When to use Gradient Checking?

I understand how gradient checking works and what it is used for, however I am not clear on what types of bugs would necessitate the use of grad checking other than incorrect implementation of the mathematical formulas for gradients. But would the model even converge in such case? And if it does converge - how would one even know that a grad check should be used at all?
Any other types of bugs or scenarios that would prompt the use of grad check? And how might they manifest themselves?
thank you!

That is exactly the case that it is intended for.

That’s a good point. It would all depend on the exact nature of the bug(s), I suppose. You could imagine a case in which it converges, but not as quickly as it should because the gradient values were incorrectly computed to be lower than they should have been. But that’s only one particular type of bug that one can imagine. It’s also possible that the incorrect gradients wouldn’t even point in the right directions, so you’d get divergence no matter what learning rate you chose.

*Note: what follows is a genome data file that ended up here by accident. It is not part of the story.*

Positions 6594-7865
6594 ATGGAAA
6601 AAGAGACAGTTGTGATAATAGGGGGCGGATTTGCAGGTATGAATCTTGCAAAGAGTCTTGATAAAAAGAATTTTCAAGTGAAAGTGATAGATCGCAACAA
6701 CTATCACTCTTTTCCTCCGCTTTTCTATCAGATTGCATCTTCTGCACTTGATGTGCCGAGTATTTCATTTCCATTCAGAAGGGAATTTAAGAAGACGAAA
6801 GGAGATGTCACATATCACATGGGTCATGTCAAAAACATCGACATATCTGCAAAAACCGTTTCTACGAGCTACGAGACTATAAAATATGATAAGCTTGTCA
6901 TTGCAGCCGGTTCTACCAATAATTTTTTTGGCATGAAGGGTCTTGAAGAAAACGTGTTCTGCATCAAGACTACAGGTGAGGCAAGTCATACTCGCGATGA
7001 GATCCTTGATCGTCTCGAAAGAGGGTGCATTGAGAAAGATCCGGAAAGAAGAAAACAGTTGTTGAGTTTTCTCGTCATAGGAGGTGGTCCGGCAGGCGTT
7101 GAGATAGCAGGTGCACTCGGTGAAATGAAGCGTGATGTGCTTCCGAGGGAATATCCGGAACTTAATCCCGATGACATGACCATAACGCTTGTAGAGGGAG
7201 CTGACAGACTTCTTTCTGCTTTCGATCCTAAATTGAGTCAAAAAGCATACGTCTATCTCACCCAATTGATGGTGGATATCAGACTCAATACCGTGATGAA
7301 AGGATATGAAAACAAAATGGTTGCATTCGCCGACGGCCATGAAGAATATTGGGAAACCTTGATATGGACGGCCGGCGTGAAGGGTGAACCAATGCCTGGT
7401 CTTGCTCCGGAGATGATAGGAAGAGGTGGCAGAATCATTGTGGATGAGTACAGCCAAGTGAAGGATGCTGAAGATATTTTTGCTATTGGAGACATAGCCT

But the higher level point here is that in “real world” solutions these days, nobody builds their own gradient algorithms any more: everyone uses a framework like TensorFlow or PyTorch or the like. And in those systems, the gradients are computed for you using a technique called “numeric differentiation” or “automatic differentiation”, which is based on the very same idea as Gradient Checking, which is finite differences. So maybe the pedagogical value of this section is to point out that you can actually approximate the gradients with an algorithm, although it’s more expensive to compute than using the analytic derivatives. I have not looked into how gradients are implemented in TF, but it’s possible they include the analytic gradients for commonly used functions (e.g. all the standard activation functions).

We’ll get introduced to TF in Week 3 of DLS C2, so stay tuned for that.